Unemployed? Enjoy apples, fresh air, and exercise? Then here's some good news: There are plenty of jobs to be had in America's apple orchards, at this very moment. Orchards in New York, Michigan, Pennsylvania, Washington, and Virginia, and probably a few other states can't find enough laborers to help harvest their crops. They're looking for you!
Wages are between $120 to $150 a day—not amazing by any means, but still more than what the average internship pays. You won't receive any benefits, but you might get to snack on some apples—and those will keep the doctor away, or so people claim, which will make healthcare coverage unnecessary. You won't need to pay for a gym for a while, because you'll have to put in hours and hours of grueling physical labor each day.
Sound good? No? Hmmm, that's not a very cooperative attitude. It's also not an uncommon one, as Diane Kurrle, vice-president of public affairs for the U.S. Apple Association, tells the Seattle Weekly:
Most farmers use the government's guest worker program, which requires extensive advertising of jobs in local listings and through state employment agencies before visas are granted to foreigners. But despite unemployment hovering around 10 percent, Kurrle says it's nearly impossible to find Americans willing to work hard, long hours, "including the type of people who are maybe at Occupy Seattle right now."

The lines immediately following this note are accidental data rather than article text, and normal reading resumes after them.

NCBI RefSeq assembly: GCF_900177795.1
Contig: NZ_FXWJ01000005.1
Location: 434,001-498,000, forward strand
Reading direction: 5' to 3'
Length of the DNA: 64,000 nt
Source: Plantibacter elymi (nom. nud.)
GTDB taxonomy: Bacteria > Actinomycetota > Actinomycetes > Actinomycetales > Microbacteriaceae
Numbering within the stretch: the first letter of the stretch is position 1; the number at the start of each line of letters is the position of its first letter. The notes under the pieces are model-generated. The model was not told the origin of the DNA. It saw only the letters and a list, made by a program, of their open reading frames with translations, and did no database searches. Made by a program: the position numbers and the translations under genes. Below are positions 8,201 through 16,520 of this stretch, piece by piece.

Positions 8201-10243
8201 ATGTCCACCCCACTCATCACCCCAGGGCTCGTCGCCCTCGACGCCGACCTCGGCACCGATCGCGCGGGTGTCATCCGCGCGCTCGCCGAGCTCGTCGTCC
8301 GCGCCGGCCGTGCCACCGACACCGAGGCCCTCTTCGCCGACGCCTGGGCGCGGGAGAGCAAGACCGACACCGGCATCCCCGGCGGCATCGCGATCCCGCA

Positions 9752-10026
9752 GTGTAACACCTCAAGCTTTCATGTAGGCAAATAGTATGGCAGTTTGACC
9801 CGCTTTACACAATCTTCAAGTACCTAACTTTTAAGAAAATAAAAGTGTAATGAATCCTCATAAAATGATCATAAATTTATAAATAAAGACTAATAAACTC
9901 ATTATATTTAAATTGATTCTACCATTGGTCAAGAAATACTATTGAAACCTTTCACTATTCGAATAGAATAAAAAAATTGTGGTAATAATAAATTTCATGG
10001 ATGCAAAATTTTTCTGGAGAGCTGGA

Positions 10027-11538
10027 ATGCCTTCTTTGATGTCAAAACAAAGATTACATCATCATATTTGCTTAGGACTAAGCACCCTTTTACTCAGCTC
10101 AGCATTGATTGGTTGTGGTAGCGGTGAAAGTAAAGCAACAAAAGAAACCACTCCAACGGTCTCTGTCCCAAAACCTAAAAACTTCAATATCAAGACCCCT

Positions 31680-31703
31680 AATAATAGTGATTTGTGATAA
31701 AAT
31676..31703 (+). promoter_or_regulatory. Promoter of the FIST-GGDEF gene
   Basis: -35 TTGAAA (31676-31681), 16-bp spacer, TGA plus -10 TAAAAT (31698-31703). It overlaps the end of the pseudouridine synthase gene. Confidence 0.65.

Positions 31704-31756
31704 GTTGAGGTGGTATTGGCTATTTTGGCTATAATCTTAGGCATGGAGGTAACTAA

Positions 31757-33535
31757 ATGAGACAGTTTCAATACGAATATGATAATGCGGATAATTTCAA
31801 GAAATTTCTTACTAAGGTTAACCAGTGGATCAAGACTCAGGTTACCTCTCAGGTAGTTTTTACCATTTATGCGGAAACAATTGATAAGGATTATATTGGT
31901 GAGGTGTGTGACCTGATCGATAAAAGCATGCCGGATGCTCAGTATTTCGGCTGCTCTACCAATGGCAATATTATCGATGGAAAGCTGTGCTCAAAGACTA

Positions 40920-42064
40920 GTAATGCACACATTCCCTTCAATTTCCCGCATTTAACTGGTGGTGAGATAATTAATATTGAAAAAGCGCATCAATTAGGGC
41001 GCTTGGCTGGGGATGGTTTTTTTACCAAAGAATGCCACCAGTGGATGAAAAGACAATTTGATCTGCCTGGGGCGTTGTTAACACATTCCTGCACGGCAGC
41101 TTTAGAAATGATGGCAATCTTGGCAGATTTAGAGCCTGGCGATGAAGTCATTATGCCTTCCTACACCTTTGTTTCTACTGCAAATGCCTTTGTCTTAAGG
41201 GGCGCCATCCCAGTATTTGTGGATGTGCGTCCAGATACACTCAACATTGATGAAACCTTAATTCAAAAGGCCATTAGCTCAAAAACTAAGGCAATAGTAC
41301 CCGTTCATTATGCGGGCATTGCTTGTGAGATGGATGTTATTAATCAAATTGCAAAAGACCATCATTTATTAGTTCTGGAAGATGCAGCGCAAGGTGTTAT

"The reality is, 20 people say they're interested, five show up, and only one lasts more than a couple hours," Kurrle says. "That's honestly the experience of most growers in Washington state, Michigan, New England - pretty much anywhere across the country."
In the first seven months of the year, federal officials reported that they'd already initiated nearly twice as many enforcement cases against businesses as they did in all of 2009. The issue surfaced Friday in Vermont, when a group of migrant farm workers complained that too many police officers in the state were acting like immigration agents.
Without enough workers to harvest their crops, orchard owners face the demise of their crops—just like in Georgia and Alabama. You don't want that to happen, do you? Please, go pick some apples! Do it for the war effort.